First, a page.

I understand that there are some places in the world that time doesn’t seem to touch. I have made many trips to grandparents that lived in rural areas. There are some things that never changed in decades of driving the same path, like the bridge with the large sign that said “Condemned.” As kids, we would hold our breath as if that would somehow make it easier for our van to pass over the bridge without it crumbling beneath us, but the same bridge was there year after year without anyone fixing or replacing it.

Places and things may stay the same when traveling to remote villages, but people and animals still change even in small towns. The only person I know I will see every time I make the drive out to my grandma’s house is actually a wooden cutout made to look like you are seeing a woman’s behind as she is bent over working in the field. A few years ago, she acquired a wooden husband bent over showing the back of his jeans as he worked beside her. Other than that, I have no guarantee of passing people at all. There have been times when we had to stop for cattle crossing over the road, or slow down for a tractor that was driving on the roads, but those things were rare.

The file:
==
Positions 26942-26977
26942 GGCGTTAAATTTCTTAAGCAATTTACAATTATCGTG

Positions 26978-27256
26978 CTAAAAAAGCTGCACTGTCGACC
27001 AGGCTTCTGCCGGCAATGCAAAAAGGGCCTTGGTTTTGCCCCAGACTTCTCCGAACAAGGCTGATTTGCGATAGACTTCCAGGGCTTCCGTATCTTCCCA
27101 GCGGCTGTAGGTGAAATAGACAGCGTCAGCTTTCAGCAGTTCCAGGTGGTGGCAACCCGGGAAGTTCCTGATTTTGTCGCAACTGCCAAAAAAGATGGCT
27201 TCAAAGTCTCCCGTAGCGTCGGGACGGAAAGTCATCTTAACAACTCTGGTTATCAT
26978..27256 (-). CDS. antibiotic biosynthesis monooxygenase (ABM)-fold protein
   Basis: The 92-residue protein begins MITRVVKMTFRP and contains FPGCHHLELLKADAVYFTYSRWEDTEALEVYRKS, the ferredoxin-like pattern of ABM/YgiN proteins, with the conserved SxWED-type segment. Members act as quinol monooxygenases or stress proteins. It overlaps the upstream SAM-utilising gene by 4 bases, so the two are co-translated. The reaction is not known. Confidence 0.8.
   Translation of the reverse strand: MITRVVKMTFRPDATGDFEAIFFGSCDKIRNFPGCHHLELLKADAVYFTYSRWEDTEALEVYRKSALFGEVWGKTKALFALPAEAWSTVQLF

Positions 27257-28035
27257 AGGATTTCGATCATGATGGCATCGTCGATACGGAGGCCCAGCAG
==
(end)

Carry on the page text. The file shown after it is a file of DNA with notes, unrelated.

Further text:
The final straw for me was the realization that we were not actually driving to her grandfather’s town at that point in the story. It had, in fact, been several pages since main character did anything in the present tense of the storyline. She was just taking the time to tell me what I would see if I did decide to drive to the town her grandfather had lived in, and what I would see along the way, and what time of the morning I would have to get up in order to make the drive. At this point, though, there doesn’t seem like much reason to go there when we know her grandfather is dead and that she won’t be going to the funeral because she is delivering medical supplies, so why do I need to know how people would react as I drive by them on this journey that neither I or the narrator are actually taking?